The US Strike in Syria: Positive or Negative Impact?


By Scott Morgan

The Airstrikes launched by the United States against Militia units that support the Government of Bashir Assad on Feb 8, 2018 present a tantalizing opportunity for analysts around the world to guess what the motives of the Trump Administration are.

Some of those include:

Line of Demarcation

The Kurdish-led SDF (Syrian Democratic Forces) have been able to drive the Islamic State fighters from the city of Raqqa. During this campaign there was an unofficial line of Demarcation along the banks of the Euphrates River. It is clear that the Trump Administration is more keen to honor the pledges made to its allies than the previous Administration. Which segways into the second point.

Protecting Allies

One of the major concerns among the Kurds has been to what level will the United States go to defend their interests. The slow response during the early days of the ISIS offensive in 2014 validates this concern. The lack of a response during the Turkish incursion into the Afrin region most likely made these concerns more acute yet again. However, there are also US Special Forces in a city to the east of Afrin. Their deployment may determine how seriously the US views this crisis.

Another thought could be that this strike was a signal to the Turks too. We have heard complaints from Ankara that the YPG and the SDF have provided high quality weapons to the PKK to launch attacks in Turkey. Could this be a message from Washington to Ankara that this area is a no-go as well?

Not the Endgame

From a strategic view, the Forces of President Assad have the momentum. They assume that this is now the time to consolidate their holdings for the next round of Peace Talks. In any conflict this concept is to be expected as the combatants seek to improve their situation on the ground before the diplomats begin their role in the drama unfolding.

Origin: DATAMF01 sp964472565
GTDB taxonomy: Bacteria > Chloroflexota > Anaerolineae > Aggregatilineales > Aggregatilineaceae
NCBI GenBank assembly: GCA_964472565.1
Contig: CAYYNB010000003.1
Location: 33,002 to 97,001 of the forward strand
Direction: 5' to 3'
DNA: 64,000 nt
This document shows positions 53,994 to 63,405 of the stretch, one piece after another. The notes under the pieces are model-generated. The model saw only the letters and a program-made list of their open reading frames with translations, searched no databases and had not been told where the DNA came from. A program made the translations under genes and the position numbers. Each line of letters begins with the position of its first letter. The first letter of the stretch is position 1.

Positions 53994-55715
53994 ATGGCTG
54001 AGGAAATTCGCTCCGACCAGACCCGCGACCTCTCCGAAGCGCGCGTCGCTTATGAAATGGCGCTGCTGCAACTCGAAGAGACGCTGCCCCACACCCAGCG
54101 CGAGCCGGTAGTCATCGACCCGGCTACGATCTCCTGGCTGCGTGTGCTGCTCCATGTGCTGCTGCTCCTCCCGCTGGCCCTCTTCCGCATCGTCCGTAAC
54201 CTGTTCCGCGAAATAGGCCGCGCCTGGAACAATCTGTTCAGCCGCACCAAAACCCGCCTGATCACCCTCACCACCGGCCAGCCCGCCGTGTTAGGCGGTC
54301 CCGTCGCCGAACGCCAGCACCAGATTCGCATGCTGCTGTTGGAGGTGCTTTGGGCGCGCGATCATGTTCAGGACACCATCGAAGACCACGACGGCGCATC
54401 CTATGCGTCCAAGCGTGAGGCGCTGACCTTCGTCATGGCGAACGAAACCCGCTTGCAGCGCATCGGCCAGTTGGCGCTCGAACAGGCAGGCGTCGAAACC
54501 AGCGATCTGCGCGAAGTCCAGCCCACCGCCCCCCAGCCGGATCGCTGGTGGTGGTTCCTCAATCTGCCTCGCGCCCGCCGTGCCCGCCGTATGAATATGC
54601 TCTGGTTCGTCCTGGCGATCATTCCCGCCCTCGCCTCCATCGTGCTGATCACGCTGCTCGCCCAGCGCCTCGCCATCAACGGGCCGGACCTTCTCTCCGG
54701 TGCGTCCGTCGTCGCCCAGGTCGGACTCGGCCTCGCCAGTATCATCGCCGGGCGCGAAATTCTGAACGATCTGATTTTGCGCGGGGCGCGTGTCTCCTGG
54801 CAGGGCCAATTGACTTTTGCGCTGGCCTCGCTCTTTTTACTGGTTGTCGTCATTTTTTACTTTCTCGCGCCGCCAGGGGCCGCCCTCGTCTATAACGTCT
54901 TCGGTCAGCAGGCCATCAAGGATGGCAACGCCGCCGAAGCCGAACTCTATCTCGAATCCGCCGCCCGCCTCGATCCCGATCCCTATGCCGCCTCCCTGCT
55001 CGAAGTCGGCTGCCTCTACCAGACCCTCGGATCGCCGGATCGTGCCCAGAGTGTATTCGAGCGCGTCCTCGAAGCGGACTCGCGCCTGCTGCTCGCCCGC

What is obvious to some is that the Turkish incursion into the Afrin region may have compelled the Government to reassert itself into a region where their presence has not been seen or felt in three years at minimum. The damage to the infrastructure of Syria has been devastating during the seven years of war that has already taken place.

The intervention by Russia and Iran and the threats of Iraqi Shia Militias to intervene in the conflict have advanced it to the stage where an endgame can be visible. That being said, it will be a Political end to this conflict that may actually restore peace, not a Military victory.

Keeping the Conflict from Spreading

On Feb the 10th, we saw evidence yet again that this concern could in fact become reality. An Iranian UAV launched from Syria flew over Israeli Airspace. In return, the Israelis launched an Airstrike against Iranian Positions with the loss of a single fighter. It is too early to determine whether or not this will escalate.

The situation in Syria has had an impact on the Political Impasse that currently plagues Lebanon. This could be the next flashpoint in the tension racked region known as the Middle East. Any internal issue could explode into a new Lebanese Civil War.

The US Airstrikes have affected the timeline in the Syrian Conflict. Now, if the impact is for the Negative or for the Positive it's yet to be determined.

(Image: US Airstrike in Syria - Google Images)

[The views expressed in this publication are solely those of the author(s) and do not necessarily reflect the views of Dissecting Society. © 2007-2018 Author(s) ALL RIGHTS RESERVED]

Comments

  1. Hi Morgan,

    I'd say that at this point, we don't really know what will put an end to this civil war in Syria. The Military option has helped but has changed little, the Political option so far has done even less, so I don't know. The only thing I know is that the Syrian people deserve to go back home and that NOW is the time for Assad to go.

    Cheers

    ReplyDelete
  2. I agree that al Assad can go now. And I think the Americans are thinking the same thing that explains the strike. I think it will have a positive impact in the long run.

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  3. Is Trump working toward kicking Assad out? Is the Jihadi problem gone?

    ReplyDelete

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